Of course, all four men didn’t live into this fantastical old age where they’d have long white beards, but I also wanted to treat that as an element of makeup. To me, these four portraits are an illumination of a film that could have been made instead of an animation version, if they had, à la “Mary Poppins,” acted in front of green screen where they were interacting with some animation elements and other live actors who were wearing costumes. So they’re walking around sets that might be half cardboard, half real, but when they’re actually portraying their older selves, they’re actually wearing wigs. I wanted it to be really clear when you look at the faces that they’re young faces. In particular, if you look at the portrait of George, he was shown almost as if he was losing his hair, and I show clearly that there’s a bald cap separation on his forehead for wearing the makeup. I really overthink this stuff, is what I’m saying.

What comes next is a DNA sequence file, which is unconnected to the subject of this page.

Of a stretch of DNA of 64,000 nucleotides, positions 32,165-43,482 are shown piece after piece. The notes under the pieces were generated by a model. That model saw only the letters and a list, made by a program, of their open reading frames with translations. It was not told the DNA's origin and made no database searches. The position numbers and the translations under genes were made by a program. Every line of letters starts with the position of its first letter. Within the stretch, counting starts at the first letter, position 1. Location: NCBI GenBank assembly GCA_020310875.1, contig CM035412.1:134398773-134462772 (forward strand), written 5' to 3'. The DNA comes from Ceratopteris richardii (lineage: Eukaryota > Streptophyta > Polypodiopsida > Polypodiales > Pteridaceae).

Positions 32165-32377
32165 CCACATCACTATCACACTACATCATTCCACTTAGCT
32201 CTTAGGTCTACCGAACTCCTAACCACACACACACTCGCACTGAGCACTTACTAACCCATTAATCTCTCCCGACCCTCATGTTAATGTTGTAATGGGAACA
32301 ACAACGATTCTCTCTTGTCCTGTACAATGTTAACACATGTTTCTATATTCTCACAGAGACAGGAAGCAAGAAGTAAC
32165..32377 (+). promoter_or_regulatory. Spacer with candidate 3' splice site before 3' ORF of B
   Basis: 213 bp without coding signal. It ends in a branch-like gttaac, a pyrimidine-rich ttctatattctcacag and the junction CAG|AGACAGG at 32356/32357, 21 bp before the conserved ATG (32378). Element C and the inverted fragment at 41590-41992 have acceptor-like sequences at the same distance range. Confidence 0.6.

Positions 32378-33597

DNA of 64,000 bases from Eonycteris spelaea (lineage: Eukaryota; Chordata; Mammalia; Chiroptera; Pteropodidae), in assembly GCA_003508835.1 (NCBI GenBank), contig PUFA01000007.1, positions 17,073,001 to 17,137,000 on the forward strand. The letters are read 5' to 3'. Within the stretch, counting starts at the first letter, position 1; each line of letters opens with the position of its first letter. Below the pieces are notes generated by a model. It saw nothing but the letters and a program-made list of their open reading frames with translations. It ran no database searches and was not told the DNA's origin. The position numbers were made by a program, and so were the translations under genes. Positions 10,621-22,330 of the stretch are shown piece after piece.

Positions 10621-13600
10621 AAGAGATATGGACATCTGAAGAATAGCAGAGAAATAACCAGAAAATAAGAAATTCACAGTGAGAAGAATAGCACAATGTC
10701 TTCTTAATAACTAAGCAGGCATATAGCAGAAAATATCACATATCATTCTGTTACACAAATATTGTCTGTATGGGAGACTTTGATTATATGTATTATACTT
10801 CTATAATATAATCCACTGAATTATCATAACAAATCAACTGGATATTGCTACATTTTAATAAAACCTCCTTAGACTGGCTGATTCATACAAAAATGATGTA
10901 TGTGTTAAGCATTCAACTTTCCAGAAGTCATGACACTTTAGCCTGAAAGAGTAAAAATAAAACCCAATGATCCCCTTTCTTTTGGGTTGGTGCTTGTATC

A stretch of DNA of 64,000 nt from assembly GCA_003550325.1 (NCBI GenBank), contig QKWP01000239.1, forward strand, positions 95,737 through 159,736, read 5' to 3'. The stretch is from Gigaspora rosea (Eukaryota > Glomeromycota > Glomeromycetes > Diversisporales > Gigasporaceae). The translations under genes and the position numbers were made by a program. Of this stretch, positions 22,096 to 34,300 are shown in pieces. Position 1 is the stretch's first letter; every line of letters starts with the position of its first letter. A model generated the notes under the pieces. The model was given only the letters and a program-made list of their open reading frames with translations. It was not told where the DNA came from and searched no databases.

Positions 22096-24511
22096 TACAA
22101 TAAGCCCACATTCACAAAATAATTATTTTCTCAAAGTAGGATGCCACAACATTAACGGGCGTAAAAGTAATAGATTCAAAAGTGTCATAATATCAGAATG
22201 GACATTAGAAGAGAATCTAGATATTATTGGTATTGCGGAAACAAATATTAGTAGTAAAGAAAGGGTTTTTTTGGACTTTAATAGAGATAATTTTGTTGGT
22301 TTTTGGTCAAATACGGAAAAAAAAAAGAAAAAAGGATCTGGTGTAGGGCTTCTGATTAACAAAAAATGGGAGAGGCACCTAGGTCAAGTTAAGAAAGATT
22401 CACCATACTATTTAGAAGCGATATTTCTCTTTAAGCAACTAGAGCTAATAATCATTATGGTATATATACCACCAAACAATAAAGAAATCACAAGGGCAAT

With so much thought put into each piece, how did you go about planning them? Did you have to rewatch “Yellow Submarine” on repeat, or was a lot of this already in your head from having been such a big fan already?

Oh, both. I’ve owned the film for twenty-something years, and I’ve watched it as much as I’ve watched any other film in my life. It only gets more surreal the more you watch it. I wanted to pick up on things that are graphic images, of which there are so many that I’m not doing in these, that are powerful and interesting and cool.

One thing I couldn’t justify to myself to stick in here, because it would have been a licensing issue, is that, at a point in the movie where Ringo is taking the character of Captain Fred along to gather the rest of the Beatles in this bizarre mansion, they walk past this room of other statues, or motionless figures, of different heroes. You have three of the King Features properties all standing together: Flash Gordon, the Phantom and Mandrake the Magician. It’s bizarre that you have these superhero archetypes in this little sequence.

You do come from a superhero background, so what was it like illustrating the Beatles — who are also massive icons in their own right? Did your approach differ?